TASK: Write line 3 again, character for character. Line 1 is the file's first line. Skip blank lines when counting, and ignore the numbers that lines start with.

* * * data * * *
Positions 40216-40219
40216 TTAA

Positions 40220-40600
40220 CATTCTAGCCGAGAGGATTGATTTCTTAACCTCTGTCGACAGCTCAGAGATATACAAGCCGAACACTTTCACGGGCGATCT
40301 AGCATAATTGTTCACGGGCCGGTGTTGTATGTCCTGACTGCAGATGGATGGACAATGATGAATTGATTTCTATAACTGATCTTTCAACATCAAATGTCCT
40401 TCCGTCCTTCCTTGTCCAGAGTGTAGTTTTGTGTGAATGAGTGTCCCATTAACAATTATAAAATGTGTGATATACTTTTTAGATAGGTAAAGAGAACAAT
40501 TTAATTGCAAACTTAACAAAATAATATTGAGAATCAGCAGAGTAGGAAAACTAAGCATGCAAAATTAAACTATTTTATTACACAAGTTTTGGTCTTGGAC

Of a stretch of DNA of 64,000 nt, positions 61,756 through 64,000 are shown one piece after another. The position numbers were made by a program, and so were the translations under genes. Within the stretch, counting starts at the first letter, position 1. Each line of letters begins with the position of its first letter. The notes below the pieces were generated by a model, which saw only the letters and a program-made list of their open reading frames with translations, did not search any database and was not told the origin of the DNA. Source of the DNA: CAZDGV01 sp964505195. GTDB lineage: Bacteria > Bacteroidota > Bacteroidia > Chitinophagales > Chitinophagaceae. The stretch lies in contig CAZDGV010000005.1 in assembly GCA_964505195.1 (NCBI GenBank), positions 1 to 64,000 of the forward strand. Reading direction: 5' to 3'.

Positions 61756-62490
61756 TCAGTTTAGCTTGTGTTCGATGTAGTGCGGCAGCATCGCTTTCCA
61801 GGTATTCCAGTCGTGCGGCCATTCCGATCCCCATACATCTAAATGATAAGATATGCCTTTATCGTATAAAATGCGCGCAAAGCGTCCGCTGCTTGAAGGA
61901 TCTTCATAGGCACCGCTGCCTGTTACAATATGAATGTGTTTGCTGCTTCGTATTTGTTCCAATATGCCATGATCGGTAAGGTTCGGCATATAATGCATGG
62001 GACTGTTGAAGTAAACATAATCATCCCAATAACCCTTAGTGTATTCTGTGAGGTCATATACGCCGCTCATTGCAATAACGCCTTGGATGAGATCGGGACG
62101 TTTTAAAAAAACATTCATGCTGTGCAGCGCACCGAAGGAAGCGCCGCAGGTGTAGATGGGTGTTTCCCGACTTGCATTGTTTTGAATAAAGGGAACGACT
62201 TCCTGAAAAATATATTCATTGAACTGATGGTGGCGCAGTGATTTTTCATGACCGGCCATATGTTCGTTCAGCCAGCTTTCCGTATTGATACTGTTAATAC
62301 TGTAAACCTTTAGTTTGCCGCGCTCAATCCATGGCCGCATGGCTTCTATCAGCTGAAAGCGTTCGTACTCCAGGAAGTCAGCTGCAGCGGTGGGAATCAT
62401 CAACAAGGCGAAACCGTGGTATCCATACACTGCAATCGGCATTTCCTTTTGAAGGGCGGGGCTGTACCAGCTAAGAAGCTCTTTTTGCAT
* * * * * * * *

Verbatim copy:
Positions 40220-40600